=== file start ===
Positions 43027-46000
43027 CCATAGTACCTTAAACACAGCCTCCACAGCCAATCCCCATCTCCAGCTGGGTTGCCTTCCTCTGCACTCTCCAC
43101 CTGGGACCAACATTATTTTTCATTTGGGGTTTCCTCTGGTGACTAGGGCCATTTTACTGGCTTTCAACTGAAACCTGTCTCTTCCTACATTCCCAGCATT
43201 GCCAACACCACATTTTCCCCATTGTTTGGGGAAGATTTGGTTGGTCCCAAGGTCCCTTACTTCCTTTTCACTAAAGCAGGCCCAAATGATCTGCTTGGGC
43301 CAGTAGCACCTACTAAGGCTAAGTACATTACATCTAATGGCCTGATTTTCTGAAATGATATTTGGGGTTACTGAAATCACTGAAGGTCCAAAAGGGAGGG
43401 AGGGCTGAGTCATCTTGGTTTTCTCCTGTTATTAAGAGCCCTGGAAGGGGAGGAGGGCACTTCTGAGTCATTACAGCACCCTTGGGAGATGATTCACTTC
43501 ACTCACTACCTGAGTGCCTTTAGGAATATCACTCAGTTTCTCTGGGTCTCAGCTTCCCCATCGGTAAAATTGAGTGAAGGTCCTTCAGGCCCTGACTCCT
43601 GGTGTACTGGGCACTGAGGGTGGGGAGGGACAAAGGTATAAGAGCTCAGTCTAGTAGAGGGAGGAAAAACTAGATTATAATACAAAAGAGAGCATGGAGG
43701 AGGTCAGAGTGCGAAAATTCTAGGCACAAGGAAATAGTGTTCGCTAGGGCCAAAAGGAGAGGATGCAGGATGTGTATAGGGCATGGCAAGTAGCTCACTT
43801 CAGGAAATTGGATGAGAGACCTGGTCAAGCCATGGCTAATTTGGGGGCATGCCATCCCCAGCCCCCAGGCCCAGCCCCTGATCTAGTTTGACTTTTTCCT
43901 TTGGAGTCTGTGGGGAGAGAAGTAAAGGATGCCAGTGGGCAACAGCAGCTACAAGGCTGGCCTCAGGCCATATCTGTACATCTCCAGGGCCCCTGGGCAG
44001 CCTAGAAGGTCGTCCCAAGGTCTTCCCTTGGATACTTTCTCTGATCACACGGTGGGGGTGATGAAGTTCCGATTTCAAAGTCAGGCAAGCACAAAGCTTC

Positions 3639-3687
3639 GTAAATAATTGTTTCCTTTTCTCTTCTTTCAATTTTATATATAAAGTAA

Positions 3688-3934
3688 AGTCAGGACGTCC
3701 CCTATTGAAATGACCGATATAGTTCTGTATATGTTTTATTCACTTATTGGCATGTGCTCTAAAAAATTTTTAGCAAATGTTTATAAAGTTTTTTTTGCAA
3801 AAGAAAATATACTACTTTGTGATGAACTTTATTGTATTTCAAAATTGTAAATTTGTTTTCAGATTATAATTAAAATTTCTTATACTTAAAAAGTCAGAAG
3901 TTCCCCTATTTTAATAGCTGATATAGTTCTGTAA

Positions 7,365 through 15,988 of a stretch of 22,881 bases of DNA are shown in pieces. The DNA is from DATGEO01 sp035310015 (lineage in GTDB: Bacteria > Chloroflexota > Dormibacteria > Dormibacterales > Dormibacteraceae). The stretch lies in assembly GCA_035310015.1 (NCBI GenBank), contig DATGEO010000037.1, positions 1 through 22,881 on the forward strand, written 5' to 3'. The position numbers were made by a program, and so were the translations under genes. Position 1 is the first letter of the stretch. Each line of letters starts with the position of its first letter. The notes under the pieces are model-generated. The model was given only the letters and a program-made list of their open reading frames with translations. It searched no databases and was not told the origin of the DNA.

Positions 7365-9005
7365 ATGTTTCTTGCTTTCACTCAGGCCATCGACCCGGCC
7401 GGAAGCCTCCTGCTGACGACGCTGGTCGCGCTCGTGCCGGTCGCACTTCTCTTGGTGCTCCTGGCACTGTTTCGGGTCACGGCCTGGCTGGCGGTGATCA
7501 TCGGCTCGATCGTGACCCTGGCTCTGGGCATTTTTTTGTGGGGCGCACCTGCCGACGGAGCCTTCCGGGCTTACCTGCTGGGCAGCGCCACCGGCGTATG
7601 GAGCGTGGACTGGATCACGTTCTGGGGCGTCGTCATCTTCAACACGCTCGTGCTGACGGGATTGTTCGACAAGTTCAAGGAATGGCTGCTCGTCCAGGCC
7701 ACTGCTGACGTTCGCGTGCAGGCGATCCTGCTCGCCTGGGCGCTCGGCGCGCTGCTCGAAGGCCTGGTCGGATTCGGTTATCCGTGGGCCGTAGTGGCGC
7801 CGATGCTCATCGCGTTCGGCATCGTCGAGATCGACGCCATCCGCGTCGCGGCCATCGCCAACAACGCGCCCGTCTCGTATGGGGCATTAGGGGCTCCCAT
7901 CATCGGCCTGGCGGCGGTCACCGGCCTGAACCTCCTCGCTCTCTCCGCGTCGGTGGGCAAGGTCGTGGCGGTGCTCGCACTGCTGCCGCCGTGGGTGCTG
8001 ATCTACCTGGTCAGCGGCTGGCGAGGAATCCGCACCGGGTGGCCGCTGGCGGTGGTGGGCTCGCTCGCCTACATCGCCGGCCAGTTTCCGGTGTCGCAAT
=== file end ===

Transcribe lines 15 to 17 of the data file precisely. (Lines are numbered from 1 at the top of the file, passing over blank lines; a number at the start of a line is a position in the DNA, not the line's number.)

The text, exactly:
Positions 3688-3934
3688 AGTCAGGACGTCC
3701 CCTATTGAAATGACCGATATAGTTCTGTATATGTTTTATTCACTTATTGGCATGTGCTCTAAAAAATTTTTAGCAAATGTTTATAAAGTTTTTTTTGCAA